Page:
If one operates on the principle that everything can be a learning experience, then of course aging needn’t be so painful.
Hear the Wind Song, Haruki Murakami
My granddaughter, Skylar, is a time machine for my heart.
Having just turned one year old a few weeks ago, Skylar has begun sleeping all night in her crib and is now being weaned off breast feeding. Her world, her reality is changing at an incredible rate.
When I keep her for my daughter and son-in-law, I arrive at their house about 6:45 AM, and now Skylar sleeps until about 8:30. So in that quiet time of just her and me, I often slip into her room—even thought there is a monitor—to watch her sleep.
It is then that I am transported back in time.
Skylar, especially while she is sleeping, is the exact sort of heart-twisting beautiful my daughter Jessica was about 25 years ago.
When Jessica was a baby and a child, I often did the same sort of stealthy watching and even eavesdropping. Jessica slept like a brick—an extremely warm brick. I was able, then, to walk into her dark room to watch her sleeping face and also squeeze her tiny warm feet, kiss her face. She would not budge.
Since Jessica’s room was upstairs, I often sat on the steps but out of sight to listen to her play. And she played hard, talking and singing and laughing out loud.
Time has passed incredibly fast, to this point of my daughter a young adult and her glorious gift of her daughter.
Skylar is a walking, babbling bundle of energy, but she remains in the baby phase of fighting sleep. She often cries as she falls asleep and then wakes crying.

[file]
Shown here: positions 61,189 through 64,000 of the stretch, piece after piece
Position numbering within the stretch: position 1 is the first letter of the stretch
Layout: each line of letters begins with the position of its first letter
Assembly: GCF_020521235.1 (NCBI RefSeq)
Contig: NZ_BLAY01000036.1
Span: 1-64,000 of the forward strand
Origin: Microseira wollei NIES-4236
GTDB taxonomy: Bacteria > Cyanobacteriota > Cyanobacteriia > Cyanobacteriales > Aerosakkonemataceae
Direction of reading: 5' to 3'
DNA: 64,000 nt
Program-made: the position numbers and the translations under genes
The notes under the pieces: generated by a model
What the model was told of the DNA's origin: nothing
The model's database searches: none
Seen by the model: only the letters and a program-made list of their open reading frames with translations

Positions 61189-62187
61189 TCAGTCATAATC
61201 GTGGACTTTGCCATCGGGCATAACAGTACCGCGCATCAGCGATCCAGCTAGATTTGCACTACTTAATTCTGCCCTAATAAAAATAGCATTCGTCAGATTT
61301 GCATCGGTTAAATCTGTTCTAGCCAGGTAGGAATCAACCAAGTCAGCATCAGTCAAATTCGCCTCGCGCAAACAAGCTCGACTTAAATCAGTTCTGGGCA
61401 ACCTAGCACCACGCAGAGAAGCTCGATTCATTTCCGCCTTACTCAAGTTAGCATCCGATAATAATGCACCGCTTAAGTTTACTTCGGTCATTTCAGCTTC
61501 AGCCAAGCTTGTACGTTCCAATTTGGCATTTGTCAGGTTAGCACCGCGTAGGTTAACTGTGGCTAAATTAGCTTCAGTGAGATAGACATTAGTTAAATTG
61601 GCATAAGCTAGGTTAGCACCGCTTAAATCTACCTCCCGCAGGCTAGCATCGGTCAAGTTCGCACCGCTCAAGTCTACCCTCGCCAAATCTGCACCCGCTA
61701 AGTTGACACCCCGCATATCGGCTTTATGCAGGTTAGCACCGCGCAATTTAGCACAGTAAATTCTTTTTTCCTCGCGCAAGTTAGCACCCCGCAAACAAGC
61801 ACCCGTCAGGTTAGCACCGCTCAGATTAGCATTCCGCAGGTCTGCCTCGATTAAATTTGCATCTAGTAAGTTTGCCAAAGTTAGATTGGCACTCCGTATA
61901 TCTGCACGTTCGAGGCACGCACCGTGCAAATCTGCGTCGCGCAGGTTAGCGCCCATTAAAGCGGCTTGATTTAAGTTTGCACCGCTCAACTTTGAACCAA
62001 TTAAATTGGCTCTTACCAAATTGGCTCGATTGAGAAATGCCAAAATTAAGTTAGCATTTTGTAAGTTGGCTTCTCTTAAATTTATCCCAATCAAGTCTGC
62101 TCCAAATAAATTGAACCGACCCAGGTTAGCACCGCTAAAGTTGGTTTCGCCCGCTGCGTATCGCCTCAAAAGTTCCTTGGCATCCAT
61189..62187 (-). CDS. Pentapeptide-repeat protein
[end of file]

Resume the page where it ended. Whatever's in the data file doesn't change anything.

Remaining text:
While rocking her yesterday—and she never did give into a nap—I kissed the top of her head, her matted baby hair. Skylar raised her head toward me when I stopped kissing. So I kissed again and then over her forehead and eyes.
She was eager to move her head and face to encourage more kissing.
And then I was transported into the future.
I have been gifted life long enough to share adulthood with my daughter. While I desperately miss her as a baby and child, it is a wonderful thing to share adulthood with a daughter.
But the math and life work against me with my granddaughter, and I spend a small amount of my anxious nature contemplating how long I will be here to witness Skylar. I have begun to contemplate not a sadness about my mortality and how that will deny me the long view of Skylar’s life, but an awareness of being human, a state that too often lacks humanity.
Parenthood is spent for most of us simultaneously with young adulthood and early marriage.
While entirely lacking experience in any of those endeavors, we must learn to raise a child, become the person we are or want to be, and manage the nearly impossible task of sharing this world with another.
That magnificent and cruel combination accelerates time to a blur. And we often stumble under the weight of our selfishness.
In the bright and harsh light of hindsight, I see that I did much of those duties badly, with the crippling intensity of a deeply anxious, self-conscious, and insecure human.
The paradox of past-50 grand-parenting is that time continues to accelerate exponentially, but you gain the power of focus that allows you to observe that world as if time has shifted into slow motion.